Although not one of Chile’s more fashionable national parks, La Campana is a hidden gem. Split by two cerros in the middle of the park, the northern side is sun-baked while the southern side lies in the shade, giving rise to two utterly contrasting ecosystems: a day hike across the park from the northern entrance at Ocoa to Granizo in the south is like seeing Chile in microcosm. The northern half is arid semi-desert, dotted with cacti and Chilean palms, but cross the pass to the southern side and you will be surrounded by temperate forest. Spend the next day tackling the summit of Cerro La Campana, a stiff day hike with one of Chile’s finest panoramic views as a reward.
Conguillio is the most picturesque of the Lake District’s national parks. It has several well-marked trails, but the six-hour return trek to the foot of the Sierra Nevada stands out. The path climbs through dense forests of lenga and coigue, passing a series of lookouts with ever more spectacular views and down to the azure Lago Conguillio with smoking Volcán Llaima behind and the cone of still-active Volcán Villarrica in the distance. The forest then opens to reveal an otherworldly landscape of araucaria trees with the snow-covered Sierra Nevada as a backdrop. Condors can often be seen close up. Experienced climbers can continue over the Sierra Nevada and out of the park to the thermal springs at Malalcahuello to the north.
Ever wanted to climb an active volcano? The Volcán Villarrica hike is probably the most popular trek in Chile and for good reason. This snow-covered perfect cone of a mountain is a steep half-day trek with ice axe and crampons. No previous experience is required but you do need to be reasonably fit, and because eruption is a distinct possibility, guides need to check the conditions beforehand. On still days you can peer from the summit into the crater and see molten lava bubbling away, while in the distance half a dozen other volcanoes loom up from lakes and forests. The best part is still to come; forget walking back down, simply lie back and slide, toboggan style.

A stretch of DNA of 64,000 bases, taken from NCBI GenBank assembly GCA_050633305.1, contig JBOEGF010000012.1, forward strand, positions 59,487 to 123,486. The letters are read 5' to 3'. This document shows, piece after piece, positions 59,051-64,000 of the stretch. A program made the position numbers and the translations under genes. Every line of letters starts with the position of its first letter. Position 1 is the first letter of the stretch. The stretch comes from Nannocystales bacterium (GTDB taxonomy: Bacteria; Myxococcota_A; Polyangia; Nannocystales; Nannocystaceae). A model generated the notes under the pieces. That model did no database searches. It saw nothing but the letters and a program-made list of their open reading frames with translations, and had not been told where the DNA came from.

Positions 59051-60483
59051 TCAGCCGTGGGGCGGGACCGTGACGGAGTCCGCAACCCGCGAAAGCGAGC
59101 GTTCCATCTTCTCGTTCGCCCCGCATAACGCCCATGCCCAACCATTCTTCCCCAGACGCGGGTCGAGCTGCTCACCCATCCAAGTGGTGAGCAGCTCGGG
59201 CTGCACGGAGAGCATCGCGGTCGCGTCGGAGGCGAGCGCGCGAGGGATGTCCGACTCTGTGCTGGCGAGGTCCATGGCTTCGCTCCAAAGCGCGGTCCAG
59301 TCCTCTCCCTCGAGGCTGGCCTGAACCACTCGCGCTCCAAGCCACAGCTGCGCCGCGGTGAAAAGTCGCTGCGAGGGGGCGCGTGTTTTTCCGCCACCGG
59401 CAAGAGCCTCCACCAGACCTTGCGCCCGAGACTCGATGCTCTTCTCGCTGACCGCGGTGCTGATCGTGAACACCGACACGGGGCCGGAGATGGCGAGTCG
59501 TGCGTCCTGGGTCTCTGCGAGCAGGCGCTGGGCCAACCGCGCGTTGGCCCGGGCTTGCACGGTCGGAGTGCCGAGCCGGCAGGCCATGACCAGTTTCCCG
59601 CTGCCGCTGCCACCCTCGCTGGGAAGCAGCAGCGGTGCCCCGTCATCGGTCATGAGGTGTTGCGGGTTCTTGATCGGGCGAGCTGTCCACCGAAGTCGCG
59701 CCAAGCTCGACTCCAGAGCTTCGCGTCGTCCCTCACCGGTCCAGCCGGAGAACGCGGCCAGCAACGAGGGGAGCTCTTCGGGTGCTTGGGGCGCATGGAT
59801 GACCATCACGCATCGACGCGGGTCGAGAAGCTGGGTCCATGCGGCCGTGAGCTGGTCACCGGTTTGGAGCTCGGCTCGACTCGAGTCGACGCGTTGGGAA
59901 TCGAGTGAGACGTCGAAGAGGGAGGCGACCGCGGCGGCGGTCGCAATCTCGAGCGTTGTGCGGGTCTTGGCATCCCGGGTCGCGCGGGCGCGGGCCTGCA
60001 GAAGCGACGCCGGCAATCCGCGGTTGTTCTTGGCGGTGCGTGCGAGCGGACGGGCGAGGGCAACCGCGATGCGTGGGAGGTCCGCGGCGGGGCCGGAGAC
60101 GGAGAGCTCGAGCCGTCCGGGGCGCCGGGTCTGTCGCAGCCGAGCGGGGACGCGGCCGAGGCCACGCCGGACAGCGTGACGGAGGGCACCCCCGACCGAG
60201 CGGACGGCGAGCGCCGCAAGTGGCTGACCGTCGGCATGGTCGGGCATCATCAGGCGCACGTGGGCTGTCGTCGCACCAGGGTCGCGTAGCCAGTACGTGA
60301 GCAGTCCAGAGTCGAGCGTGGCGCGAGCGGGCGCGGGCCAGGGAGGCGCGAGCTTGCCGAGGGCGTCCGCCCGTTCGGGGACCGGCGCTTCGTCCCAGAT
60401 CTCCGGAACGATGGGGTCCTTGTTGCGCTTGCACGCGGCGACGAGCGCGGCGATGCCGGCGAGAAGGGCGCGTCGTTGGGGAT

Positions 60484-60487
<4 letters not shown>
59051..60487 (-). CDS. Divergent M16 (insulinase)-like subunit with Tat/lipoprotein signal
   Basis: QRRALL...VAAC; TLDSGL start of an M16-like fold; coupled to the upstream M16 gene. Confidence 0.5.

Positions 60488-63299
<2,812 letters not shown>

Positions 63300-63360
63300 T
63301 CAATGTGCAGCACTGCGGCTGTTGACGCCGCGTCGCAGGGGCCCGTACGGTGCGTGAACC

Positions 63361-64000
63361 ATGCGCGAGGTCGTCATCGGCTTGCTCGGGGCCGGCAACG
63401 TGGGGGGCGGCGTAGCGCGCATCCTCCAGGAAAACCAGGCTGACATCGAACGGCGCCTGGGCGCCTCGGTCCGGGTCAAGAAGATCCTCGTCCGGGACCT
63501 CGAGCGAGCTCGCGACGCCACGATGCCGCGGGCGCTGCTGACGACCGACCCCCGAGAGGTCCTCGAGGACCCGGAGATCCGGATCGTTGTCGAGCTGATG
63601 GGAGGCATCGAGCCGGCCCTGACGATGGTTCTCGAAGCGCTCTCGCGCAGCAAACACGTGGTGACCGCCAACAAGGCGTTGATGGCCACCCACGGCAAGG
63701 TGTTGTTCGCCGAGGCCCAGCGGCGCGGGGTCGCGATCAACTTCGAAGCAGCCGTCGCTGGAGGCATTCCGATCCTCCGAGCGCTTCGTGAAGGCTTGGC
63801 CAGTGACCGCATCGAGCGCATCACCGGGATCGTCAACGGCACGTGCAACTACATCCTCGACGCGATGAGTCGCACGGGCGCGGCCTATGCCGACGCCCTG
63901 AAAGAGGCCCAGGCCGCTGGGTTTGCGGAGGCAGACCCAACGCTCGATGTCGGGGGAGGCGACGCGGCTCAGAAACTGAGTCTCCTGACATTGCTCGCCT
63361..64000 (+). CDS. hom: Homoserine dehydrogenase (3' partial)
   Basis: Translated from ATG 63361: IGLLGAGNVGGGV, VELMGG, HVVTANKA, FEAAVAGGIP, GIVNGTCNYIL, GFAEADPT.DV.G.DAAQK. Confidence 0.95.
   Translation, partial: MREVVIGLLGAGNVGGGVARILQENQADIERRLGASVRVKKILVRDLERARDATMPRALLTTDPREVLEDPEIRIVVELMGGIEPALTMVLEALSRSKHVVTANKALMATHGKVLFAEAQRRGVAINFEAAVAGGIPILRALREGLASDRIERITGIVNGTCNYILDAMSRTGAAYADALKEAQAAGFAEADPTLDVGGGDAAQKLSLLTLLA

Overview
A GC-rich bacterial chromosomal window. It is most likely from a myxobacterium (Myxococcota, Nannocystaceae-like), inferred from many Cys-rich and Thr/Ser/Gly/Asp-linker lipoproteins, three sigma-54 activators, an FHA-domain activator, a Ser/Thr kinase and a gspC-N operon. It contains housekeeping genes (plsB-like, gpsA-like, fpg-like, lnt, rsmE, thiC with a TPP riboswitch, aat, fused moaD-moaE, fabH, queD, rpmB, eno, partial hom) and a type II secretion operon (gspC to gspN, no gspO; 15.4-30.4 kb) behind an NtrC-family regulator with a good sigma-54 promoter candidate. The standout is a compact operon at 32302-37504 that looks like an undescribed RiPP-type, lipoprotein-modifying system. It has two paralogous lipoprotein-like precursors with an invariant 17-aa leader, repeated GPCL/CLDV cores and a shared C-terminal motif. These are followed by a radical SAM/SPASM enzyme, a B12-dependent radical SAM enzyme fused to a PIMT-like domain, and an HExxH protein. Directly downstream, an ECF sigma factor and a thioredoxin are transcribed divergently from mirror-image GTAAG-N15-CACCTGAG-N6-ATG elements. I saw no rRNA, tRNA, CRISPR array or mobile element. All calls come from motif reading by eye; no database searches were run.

Enjoy multi-day trekking through some of the most spectacular scenery in Patagonia, among iceberg-filled lakes, valleys, waterfalls and glaciers, with the landscape all the time dominated by the imposing giant granite plugs of the Paine Massif. You’ll experience four seasons in a few hours and have a warm bed and a cooked meal at the end of your arduous day’s trekking. If you’d rather get away from the crowds for a real Patagonian wilderness experience pack your tent and head off around the north side of the massif on the week-long circuit trek.
Named after the teeth-like chain of mountains around which the trail leads, this three- to five-day fully self-contained route is only for hardy, dedicated trekkers. The southernmost trekking route on Earth winds through the Patagonian wilds where trees grow up at a 45-degree angle, sculpted by the shattering westerly winds, and where the paths often have a gradient to match. The route will take you past semi-frozen lakes and fast-flowing rivers replete with beaver dams. The stunning views from the passes to the thick forests below and to the Beagle Channel in the north, with the outline of Tierra del Fuego in the distance, will leave you speechless. This is trekking at the end of the world.